PASADENA — The California Museum of Science and Industry has begun discussions with the owner of the historic Blacker House about acquiring the residence to use as a center for a visiting scholar program.
J. Rounds, chief curator of the state-operated museum, said that in October he proposed the idea to Barton English, a Texas rancher and antique collector who owns the house, and that they discussed the matter in several subsequent telephone conversations.
"It is an idea we're currently exploring," Rounds said. "There's no commitment on either side. We're both very interested in it and we're both talking, but there are considerable steps along the way before it becomes a reality."
English, reached at his Stonewall, Tex., ranch, described his talks with Rounds as "very informal preliminary discussions."
The Blacker House--designed by famed Pasadena architects Charles and Henry Greene in 1907--has been the subject of controversy since last May, when English bought the residence for $1.2 million and removed about 50 light fixtures designed by the Greenes. The fixtures have been estimated to be worth at least $1 million.
The 12,000-square-foot house, built by lumber magnate Robert R. Blacker for about $100,000, is one of the finest remaining examples of the Craftsman style of architecture pioneered by the Greenes. The 20-room, wood-sided house sits on a one-acre site in the exclusive Oak Knoll neighborhood.
Local preservation groups have tried unsuccessfully to secure the return of the light fixtures and to find a local buyer for the residence. Rounds and English declined to quote the exact price being discussed, but Rounds said $750,000 to $800,000 would be needed "to complete the package for the acquisition and rehabilitation of the house." He said the money would be raised through the California Museum Foundation.
"It's being conceived of as something of a bargain sale, somewhat short of an outright donation, but considerably less than market (value)," Rounds said.
"Barton English is very supportive of the idea."
Whether any of the light fixtures would be returned to the house remains unclear, although English has said that most of the pieces are in his possession or under his control.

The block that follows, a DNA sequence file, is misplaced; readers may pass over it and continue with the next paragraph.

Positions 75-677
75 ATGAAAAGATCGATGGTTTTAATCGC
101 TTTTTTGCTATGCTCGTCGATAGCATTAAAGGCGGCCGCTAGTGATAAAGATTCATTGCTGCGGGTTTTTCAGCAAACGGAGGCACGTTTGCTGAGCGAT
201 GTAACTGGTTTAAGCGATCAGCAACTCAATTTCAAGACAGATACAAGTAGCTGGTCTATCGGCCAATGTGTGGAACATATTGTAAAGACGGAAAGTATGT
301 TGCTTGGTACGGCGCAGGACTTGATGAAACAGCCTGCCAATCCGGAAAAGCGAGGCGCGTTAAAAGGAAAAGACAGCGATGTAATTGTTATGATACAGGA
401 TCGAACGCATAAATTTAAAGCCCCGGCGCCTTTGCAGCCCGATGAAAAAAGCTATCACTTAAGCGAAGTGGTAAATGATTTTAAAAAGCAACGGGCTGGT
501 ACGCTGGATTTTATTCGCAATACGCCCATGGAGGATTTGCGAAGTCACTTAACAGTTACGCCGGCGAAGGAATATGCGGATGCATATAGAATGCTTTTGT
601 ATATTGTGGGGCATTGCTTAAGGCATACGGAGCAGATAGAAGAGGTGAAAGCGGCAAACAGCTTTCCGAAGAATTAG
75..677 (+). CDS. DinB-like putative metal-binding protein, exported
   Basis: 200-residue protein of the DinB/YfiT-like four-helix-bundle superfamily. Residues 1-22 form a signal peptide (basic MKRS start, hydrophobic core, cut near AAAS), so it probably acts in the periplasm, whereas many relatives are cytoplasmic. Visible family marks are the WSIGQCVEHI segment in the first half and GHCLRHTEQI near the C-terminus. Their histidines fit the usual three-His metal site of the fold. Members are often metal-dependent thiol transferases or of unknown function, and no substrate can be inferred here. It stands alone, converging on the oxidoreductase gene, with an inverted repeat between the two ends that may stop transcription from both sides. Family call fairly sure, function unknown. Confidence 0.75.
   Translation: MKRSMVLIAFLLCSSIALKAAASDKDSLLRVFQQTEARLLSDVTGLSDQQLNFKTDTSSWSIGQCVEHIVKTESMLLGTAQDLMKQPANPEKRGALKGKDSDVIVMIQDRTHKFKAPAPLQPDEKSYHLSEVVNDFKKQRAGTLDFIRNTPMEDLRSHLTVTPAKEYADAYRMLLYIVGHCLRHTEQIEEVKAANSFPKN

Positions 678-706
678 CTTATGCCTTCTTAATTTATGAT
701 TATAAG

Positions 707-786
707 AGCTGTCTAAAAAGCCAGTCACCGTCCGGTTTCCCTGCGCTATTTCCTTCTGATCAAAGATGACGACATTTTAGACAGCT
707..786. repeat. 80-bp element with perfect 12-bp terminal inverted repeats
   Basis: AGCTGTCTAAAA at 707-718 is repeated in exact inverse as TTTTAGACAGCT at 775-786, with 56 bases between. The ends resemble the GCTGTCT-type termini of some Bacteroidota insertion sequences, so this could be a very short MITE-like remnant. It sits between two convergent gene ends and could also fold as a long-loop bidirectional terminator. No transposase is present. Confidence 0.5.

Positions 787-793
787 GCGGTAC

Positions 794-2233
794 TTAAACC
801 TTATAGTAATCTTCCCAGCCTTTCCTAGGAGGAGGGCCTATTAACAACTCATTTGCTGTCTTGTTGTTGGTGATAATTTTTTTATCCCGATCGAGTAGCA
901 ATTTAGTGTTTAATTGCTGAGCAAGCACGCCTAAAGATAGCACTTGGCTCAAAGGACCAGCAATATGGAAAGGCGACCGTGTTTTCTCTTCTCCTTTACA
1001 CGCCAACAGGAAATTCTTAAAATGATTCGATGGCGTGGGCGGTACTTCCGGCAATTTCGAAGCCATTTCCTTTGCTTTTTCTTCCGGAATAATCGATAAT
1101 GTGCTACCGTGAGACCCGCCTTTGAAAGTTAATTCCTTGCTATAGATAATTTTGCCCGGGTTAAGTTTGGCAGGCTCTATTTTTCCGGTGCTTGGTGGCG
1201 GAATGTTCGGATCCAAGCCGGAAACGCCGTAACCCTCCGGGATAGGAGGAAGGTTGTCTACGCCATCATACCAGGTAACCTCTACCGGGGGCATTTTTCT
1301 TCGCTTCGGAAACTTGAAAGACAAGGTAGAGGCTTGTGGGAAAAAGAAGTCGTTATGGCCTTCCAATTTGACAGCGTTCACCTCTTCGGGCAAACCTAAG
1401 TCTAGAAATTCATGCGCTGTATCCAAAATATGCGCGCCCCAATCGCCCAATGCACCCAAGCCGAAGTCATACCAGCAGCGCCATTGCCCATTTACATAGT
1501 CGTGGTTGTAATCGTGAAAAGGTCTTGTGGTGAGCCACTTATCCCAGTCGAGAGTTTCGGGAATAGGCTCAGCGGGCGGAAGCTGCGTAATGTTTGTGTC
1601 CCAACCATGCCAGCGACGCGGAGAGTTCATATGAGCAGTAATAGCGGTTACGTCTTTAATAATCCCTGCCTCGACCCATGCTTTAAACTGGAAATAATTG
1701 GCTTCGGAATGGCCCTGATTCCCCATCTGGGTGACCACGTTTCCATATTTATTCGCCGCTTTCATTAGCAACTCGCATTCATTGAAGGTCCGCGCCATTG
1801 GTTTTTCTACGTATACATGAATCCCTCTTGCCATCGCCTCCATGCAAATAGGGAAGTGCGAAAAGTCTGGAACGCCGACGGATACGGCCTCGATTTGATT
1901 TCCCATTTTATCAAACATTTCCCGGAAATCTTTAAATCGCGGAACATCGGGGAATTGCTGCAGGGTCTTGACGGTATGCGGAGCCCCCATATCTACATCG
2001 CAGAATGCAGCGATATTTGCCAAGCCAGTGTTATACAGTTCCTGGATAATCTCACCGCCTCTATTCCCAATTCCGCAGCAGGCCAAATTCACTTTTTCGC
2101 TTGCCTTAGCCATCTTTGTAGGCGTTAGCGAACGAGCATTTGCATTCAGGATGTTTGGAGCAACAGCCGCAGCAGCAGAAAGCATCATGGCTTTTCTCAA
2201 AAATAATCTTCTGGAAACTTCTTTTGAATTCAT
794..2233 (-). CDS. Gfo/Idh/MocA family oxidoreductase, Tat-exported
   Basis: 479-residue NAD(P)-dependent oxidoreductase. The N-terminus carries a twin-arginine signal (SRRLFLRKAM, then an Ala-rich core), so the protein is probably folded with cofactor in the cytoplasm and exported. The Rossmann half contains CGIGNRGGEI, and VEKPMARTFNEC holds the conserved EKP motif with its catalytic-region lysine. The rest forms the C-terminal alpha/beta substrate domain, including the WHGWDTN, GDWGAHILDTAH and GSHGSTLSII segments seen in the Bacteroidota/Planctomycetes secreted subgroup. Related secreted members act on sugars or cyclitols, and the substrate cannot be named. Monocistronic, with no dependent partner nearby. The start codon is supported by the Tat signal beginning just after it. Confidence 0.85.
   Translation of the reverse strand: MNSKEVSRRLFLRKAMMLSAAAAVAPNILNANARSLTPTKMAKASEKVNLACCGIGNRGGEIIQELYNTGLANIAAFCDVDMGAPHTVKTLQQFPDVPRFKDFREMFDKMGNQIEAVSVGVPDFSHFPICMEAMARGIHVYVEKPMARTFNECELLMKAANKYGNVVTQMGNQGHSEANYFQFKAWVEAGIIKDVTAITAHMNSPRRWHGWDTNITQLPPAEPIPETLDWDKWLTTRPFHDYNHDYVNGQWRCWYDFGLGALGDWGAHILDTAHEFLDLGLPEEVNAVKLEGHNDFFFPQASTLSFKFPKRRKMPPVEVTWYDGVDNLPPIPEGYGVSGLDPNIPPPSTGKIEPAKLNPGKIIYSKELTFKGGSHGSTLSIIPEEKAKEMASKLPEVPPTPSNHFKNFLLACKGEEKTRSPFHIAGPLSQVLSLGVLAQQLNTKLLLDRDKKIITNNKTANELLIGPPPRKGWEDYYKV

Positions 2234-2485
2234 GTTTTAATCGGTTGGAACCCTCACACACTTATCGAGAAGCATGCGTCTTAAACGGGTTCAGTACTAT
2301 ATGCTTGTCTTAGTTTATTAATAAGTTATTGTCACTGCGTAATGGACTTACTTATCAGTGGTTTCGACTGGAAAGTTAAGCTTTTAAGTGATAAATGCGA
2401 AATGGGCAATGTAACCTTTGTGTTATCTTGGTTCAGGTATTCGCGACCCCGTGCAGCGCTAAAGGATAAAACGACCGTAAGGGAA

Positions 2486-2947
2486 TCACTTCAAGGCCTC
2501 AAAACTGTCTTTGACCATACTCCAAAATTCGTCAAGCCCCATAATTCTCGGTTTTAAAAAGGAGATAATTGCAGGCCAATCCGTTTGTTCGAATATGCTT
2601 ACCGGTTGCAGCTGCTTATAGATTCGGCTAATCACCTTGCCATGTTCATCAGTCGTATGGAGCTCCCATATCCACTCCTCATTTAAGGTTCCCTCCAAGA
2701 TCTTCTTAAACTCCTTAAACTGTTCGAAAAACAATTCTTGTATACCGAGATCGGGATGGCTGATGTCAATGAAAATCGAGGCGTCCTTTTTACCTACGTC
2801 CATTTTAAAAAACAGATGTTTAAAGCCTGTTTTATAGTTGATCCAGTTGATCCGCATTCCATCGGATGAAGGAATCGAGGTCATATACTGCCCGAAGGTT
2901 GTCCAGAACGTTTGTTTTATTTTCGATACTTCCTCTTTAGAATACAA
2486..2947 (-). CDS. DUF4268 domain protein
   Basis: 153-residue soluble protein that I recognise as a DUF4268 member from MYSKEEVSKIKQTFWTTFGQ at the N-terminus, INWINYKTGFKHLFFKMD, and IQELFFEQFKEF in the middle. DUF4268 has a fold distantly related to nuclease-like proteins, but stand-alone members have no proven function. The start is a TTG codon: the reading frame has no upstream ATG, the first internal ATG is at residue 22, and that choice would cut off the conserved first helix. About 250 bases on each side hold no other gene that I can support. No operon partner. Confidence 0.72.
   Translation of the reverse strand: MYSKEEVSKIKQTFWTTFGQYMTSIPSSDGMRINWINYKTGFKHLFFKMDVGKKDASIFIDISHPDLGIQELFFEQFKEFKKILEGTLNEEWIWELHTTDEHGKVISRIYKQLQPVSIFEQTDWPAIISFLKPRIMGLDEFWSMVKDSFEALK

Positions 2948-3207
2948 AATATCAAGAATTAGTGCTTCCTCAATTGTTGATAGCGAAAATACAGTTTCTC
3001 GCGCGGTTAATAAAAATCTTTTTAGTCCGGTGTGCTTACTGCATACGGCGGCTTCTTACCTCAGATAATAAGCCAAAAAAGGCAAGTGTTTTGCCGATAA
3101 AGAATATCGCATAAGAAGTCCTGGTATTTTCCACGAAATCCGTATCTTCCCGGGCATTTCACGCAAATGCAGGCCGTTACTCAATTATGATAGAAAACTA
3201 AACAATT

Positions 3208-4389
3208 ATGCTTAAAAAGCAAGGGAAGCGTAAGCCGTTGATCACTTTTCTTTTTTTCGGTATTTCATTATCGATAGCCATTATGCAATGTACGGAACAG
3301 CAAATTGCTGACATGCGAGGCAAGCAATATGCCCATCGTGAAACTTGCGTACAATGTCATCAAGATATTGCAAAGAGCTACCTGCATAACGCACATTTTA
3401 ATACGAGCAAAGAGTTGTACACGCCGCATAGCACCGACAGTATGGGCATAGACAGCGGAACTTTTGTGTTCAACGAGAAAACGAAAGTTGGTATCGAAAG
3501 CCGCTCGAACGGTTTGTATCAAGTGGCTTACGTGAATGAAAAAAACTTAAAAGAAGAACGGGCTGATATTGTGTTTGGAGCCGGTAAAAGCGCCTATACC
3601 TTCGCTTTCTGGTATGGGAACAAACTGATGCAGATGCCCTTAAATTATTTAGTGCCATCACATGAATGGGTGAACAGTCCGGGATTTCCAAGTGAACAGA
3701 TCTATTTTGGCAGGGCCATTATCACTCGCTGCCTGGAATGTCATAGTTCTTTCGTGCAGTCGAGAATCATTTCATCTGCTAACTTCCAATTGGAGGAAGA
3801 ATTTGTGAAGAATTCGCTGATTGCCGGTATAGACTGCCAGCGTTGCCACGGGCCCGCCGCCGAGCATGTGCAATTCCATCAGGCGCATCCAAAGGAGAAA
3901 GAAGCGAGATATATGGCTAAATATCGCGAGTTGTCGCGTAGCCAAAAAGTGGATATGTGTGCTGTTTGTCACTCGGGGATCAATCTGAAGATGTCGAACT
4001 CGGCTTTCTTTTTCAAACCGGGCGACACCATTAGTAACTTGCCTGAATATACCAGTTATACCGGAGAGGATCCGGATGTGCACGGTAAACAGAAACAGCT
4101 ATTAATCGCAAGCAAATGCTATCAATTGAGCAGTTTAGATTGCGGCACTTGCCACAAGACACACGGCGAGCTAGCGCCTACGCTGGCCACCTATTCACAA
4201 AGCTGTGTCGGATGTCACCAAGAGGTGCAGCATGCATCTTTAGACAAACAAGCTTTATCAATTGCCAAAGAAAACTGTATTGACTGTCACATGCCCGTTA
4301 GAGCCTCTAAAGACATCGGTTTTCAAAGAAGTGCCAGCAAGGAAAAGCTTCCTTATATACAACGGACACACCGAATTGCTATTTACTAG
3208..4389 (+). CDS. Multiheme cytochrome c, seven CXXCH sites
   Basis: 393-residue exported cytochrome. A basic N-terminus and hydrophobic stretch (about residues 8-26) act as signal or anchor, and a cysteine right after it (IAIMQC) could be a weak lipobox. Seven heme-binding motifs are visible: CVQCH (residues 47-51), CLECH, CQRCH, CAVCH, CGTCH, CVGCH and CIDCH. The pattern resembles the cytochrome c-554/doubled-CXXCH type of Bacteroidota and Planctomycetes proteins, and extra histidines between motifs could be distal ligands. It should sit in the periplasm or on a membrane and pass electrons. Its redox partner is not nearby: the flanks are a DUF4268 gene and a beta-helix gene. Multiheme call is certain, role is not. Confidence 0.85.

Rounds said he has discussed the fixtures with English and has "an understanding with him, but those discussions are confidential."
English, however, said he has not discussed the light fixtures with Rounds. He said he would consider an offer from the museum "as seriously as I've considered every other offer."
Curator Would Live There
Rounds said his proposal calls for the museum foundation to acquire the Blacker House and for a museum curator to live there full time. The curator would act as a host to groups of about a dozen museum trustees and corporate executives who would meet once or twice weekly to discuss the social implications of science and technology. The museum itself is in Exposition Park in Los Angeles.
Rounds said he plans to meet with members of the Oak Knoll Assn. to determine whether such a use would be acceptable to homeowners in the area, who have in the past expressed concerns about traffic and parking problems that might by caused by a public use of the house. He added that the foundation's board of directors wants to gauge community support for the proposal before making a final commitment.
"I've talked with a large number of people," Rounds said, "and I've gotten a great deal of enthusiasm. I haven't encountered any major obstacles at this point, but I don't want to create the impression that this is locked up. . . . We've got lots of people to bring together."
Claire Bogaard, chairwoman of Pasadena Heritage, one of the organizations that had sought the return of the light fixtures, said she was "really excited" about the discusssions and called them the "best opportunity so far" to return the house to local ownership.
Triggered City Action
The Blacker House controversy has triggered efforts by city officials and preservation groups to prevent the removal of valuable interior fixtures from other historic structures. In June, the Board of City Directors passed an emergency ordinance temporarily prohibiting removal of interior fixtures from buildings more than 50 years old. City officials have estimated that about half the buildings in Pasadena fall into that category.